Majority of Britons Don’t Want Brexit to be Delayed

Pro-Brexit activists march outside the Houses of Parliament in central London on February 27, 2019. - Prime Minister Theresa May will today face a vote by MPs over her newly revised Brexit strategy, which allows for a possible request to delay Britain's EU departure if her divorce deal is not …

A majority of Britons are against Members of Parliament voting for an extension of Article 50 in the House of Commons, according to a YouGov poll.

The snap poll conducted Thursday, the day after the Commons voted against leaving the EU without a deal, found that 43 per cent of Britons want MPs to vote against a delay, versus 38 per cent who back a Brexit delay.

“This is a notable turnaround in opinion since the end of last week, when half (49%) of Britons backed a deadline extension and only a third (34%) were against it,” YouGov researchers noted.

Amongst leave voters, the split is even sharper, with 75 per cent wanting their lawmakers to vote against Prime Minister Theresa May returning to Brussels to ask to extend Article 50, the legal mechanism for leaving the EU.

Conservative voters are also more disposed to reject a delay, 72 to 18 per cent. Labour voters (58 to 23 per cent) and Remainers (65 to 17 per cent) back a delay.

The pollsters also found a “limited appetite” for a “lengthy” delay should MPs vote this evening to begin negotiations to extend Article 50, with the sample of the general population supporting of a short delay (47 per cent) over a longer delay (33 per cent).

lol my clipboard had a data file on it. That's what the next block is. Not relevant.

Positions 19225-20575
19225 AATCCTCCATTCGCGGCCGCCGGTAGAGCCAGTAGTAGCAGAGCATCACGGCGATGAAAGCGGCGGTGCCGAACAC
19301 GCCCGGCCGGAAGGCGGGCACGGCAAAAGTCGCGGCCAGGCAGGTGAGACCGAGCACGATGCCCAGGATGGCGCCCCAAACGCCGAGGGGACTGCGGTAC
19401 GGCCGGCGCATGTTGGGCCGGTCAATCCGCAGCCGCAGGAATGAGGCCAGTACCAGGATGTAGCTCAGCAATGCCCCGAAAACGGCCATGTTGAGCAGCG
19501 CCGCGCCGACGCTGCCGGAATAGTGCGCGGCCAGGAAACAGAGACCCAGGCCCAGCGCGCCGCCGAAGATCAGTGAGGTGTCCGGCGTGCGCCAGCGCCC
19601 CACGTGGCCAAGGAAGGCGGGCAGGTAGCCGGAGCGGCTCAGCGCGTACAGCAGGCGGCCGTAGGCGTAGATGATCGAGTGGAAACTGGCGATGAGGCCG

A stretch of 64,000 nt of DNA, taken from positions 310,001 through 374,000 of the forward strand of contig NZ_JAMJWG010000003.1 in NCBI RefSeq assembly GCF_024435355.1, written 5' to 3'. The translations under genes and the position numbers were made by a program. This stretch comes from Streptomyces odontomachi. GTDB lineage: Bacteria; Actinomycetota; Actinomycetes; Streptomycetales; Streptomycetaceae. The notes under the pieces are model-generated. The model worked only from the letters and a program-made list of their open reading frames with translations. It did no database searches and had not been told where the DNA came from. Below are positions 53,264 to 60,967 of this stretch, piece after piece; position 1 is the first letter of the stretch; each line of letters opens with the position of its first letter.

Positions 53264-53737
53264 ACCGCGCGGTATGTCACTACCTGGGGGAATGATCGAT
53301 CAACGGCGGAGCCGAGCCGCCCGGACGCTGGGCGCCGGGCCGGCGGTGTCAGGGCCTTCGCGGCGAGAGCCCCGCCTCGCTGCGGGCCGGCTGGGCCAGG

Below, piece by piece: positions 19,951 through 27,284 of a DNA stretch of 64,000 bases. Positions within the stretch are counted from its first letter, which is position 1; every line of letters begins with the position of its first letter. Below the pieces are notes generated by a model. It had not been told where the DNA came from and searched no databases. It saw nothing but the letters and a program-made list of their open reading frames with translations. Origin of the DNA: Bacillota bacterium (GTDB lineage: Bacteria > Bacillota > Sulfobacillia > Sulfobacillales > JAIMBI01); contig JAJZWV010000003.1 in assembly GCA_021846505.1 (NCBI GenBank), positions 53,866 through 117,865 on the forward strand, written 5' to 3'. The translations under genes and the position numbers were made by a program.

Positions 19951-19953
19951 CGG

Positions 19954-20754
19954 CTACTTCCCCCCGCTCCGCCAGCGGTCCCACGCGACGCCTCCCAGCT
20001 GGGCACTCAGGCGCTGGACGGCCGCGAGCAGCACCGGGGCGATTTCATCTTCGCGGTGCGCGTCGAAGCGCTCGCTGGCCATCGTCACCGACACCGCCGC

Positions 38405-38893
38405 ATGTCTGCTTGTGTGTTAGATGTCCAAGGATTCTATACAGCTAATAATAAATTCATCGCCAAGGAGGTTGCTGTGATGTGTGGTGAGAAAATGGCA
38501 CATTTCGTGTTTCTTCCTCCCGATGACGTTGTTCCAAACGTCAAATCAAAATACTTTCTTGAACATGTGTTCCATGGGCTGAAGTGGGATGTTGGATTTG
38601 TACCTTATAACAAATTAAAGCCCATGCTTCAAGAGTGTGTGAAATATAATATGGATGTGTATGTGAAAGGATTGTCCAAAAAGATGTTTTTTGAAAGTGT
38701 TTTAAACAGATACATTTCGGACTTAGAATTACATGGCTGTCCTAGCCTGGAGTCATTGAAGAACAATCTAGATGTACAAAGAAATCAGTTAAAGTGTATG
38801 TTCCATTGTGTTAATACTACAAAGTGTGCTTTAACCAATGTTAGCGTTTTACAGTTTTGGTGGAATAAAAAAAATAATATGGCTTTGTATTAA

Leavers (78 per cent) and Conservatives (77 per cent) will accept only a “short delay, of a few weeks or months” whilst Remainers (56 per cent) and Labour voters (50 per cent) support “a significantly longer delay, of many months or a year.”

The legal default position is for the UK to leave the EU on March 29th, with or without a deal. However, in face of mass resignations from Remainer ministers, Mrs May permitted two votes this week on not only taking a clean, no deal Brexit off the table but also delaying Brexit itself.

After Mrs May’s Withdrawal Agreement was voted down for the second time on Tuesday, a vote on Wednesday saw the lower house also block leaving without a deal, and now the Commons have also voted to delay Brexit day as well.

The vote means Theresa May will now travel back to Brussels next week for a European Union summit to ask for permission for Britain to delay the Brexit process even further. While the European Union may accept the request, it is likely to extract a price in return.

House of Commons Speaker John Bercow came under fire this morning when he selected four pro-Remain amendments but rejected a cross-party amendment, which had far more support that the others, which asked the House to rule out a second referendum.

Refusing to give justification for his decision, the Speaker said, after a point of order from Brexiteer Tory Mark Francois, “It is not uncommon for a member of this House to be mightily pleased when his or her amendment is selected and notably displeased when it is not.”

“Members do have to take the rough with the smooth,” he added.


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